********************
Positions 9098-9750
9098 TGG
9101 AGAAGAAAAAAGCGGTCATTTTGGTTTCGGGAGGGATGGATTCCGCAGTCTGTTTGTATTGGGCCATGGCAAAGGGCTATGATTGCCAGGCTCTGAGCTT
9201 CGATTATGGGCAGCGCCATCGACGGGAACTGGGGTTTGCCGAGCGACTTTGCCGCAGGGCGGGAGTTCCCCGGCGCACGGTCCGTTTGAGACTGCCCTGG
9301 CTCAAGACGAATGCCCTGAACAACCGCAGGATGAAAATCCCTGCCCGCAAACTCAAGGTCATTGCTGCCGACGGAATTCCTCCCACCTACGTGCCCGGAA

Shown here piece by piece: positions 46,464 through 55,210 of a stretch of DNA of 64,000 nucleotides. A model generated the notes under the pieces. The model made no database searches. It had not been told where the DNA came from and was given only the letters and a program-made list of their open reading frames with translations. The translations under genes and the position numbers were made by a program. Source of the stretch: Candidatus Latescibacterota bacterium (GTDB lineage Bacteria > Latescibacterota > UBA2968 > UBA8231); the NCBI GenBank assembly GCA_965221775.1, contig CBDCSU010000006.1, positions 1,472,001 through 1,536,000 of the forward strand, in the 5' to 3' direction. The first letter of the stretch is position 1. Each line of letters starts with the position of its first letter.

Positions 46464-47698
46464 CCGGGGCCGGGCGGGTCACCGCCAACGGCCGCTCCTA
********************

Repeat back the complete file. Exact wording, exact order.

Positions 9098-9750
9098 TGG
9101 AGAAGAAAAAAGCGGTCATTTTGGTTTCGGGAGGGATGGATTCCGCAGTCTGTTTGTATTGGGCCATGGCAAAGGGCTATGATTGCCAGGCTCTGAGCTT
9201 CGATTATGGGCAGCGCCATCGACGGGAACTGGGGTTTGCCGAGCGACTTTGCCGCAGGGCGGGAGTTCCCCGGCGCACGGTCCGTTTGAGACTGCCCTGG
9301 CTCAAGACGAATGCCCTGAACAACCGCAGGATGAAAATCCCTGCCCGCAAACTCAAGGTCATTGCTGCCGACGGAATTCCTCCCACCTACGTGCCCGGAA

Shown here piece by piece: positions 46,464 through 55,210 of a stretch of DNA of 64,000 nucleotides. A model generated the notes under the pieces. The model made no database searches. It had not been told where the DNA came from and was given only the letters and a program-made list of their open reading frames with translations. The translations under genes and the position numbers were made by a program. Source of the stretch: Candidatus Latescibacterota bacterium (GTDB lineage Bacteria > Latescibacterota > UBA2968 > UBA8231); the NCBI GenBank assembly GCA_965221775.1, contig CBDCSU010000006.1, positions 1,472,001 through 1,536,000 of the forward strand, in the 5' to 3' direction. The first letter of the stretch is position 1. Each line of letters starts with the position of its first letter.

Positions 46464-47698
46464 CCGGGGCCGGGCGGGTCACCGCCAACGGCCGCTCCTA